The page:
According to figures released this month by the Department of Communities and Local Government compiled from the 2015-16 data returns of Local Authority Housing Statistics, 5,098 dwellings owned by London Labour Councils (out of a total of 6,139 across the capital) are sitting empty this winter. But in reality, given the number of council estates having their housing stock transferred to private developers and housing associations and then emptied – and left empty for years on end – in preparation for their demolition, these figures are only the tip of the iceberg.

In the face of this housing crisis, Hackney Labour Council has recently announced the extension of its demolition programme to 19 council estates across the borough. This doesn’t include its collaboration with the Guinness Partnership in its plans to demolish Northwold Estate, whose council housing stock was transferred to the housing association. In place of the 19 demolished council estates, Hackney Council has said that it’s going to build 2,760 new homes: 1,360 for private sale, 500 for shared ownership or joint equity – about whose dangers residents are kept in the dark – with 900 homes promised for social rent.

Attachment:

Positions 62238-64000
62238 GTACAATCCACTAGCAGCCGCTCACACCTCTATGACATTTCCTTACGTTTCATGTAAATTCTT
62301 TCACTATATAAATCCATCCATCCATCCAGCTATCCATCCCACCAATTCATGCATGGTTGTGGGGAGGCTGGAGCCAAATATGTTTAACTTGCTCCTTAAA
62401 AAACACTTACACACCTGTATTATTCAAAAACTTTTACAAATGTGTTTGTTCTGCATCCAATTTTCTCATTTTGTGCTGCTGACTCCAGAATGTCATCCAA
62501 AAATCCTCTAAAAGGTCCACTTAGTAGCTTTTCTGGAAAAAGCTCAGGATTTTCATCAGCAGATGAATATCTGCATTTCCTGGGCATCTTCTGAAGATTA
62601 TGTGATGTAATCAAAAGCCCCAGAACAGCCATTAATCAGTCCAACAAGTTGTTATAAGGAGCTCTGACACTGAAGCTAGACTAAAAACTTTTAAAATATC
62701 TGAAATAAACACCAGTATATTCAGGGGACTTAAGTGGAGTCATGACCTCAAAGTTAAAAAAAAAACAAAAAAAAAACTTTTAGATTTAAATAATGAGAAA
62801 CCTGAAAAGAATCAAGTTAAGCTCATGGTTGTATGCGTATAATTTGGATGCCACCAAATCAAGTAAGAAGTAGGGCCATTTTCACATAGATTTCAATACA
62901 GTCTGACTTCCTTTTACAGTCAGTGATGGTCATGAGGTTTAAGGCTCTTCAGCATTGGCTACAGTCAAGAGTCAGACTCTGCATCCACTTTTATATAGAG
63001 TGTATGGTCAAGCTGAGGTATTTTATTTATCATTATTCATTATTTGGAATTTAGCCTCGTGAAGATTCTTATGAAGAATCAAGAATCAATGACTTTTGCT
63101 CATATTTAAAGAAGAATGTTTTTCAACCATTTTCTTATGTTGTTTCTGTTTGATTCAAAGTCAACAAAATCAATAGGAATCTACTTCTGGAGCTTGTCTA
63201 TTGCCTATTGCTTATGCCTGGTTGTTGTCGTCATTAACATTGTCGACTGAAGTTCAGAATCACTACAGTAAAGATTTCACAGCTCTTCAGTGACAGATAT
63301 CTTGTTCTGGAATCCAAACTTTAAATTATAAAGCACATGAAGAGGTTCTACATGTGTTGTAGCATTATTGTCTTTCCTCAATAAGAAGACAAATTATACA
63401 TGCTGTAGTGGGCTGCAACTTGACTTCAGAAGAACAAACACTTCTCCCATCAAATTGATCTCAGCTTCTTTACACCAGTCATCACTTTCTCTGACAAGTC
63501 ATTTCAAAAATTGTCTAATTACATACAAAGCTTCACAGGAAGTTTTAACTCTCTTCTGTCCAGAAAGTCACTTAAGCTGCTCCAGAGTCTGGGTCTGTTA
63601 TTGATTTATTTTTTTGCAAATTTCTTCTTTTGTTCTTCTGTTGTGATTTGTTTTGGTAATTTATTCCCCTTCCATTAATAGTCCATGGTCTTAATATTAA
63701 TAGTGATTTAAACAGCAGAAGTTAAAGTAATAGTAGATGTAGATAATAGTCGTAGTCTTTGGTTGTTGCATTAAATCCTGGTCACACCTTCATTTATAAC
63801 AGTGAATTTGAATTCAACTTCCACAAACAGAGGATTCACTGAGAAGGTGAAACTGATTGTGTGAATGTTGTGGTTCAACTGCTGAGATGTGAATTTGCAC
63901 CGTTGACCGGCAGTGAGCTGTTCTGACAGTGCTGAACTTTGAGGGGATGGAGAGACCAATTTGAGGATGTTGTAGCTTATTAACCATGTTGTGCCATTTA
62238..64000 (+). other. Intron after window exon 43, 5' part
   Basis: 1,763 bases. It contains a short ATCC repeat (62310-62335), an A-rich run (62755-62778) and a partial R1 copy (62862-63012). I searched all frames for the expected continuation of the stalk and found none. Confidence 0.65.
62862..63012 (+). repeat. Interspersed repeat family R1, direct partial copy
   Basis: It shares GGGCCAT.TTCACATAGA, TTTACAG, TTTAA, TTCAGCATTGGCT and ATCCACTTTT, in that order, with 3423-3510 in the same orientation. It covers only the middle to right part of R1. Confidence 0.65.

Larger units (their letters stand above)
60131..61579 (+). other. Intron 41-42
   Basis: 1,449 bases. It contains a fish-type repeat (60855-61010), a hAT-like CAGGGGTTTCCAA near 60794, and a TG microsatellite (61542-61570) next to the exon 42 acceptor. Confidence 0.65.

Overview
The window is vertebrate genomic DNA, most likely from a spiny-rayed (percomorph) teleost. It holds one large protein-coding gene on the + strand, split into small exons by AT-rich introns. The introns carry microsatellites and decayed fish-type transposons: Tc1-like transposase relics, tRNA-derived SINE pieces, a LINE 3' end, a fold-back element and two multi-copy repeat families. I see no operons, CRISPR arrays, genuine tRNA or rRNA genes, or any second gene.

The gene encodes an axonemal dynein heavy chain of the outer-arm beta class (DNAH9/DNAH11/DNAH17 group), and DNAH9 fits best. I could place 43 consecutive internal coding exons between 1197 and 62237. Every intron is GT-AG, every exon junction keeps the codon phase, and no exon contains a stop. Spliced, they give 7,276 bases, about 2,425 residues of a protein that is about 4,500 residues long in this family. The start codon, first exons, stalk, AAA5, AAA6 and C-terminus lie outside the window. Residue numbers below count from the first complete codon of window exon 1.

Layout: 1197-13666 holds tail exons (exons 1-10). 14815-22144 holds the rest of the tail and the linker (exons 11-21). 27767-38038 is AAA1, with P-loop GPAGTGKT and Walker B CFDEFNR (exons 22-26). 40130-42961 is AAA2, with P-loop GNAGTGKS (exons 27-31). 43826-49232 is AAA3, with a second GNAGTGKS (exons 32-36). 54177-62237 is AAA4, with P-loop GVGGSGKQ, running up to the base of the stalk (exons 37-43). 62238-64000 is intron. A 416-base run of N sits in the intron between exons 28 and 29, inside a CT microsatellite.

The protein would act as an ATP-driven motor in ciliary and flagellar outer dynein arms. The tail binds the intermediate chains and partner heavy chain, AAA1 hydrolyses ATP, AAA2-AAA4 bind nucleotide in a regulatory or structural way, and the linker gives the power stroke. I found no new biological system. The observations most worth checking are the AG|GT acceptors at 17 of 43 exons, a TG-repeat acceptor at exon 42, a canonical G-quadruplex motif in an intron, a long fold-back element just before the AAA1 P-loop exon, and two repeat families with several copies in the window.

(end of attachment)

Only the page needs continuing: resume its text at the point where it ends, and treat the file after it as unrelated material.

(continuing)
What Hackney Labour Council doesn’t say, however, is how many council homes it will demolish across the 19 estates, how many residents will be made homeless by the demolition of their homes, how many will be able to afford to take up the council’s ‘Right to Return’ to the new developments, how many will be housed in privately-owned temporary accommodation for how many years within the borough, how many will be moved out of the borough under the threat of being declared to have made themselves ‘intentionally homeless’ (at which point, following the 2011 Localism Act, the council’s duty of care is now discharged), how many net homes for social rent will be lost to the estate demolition programme, or what guarantees it gives that the 900 homes for social rent it has promised will actually be built now that, with the changes to planning legislation under the 2016 Housing and Planning Act, there are no longer any obligations to do so. And you can understand why.

Architects for Social Housing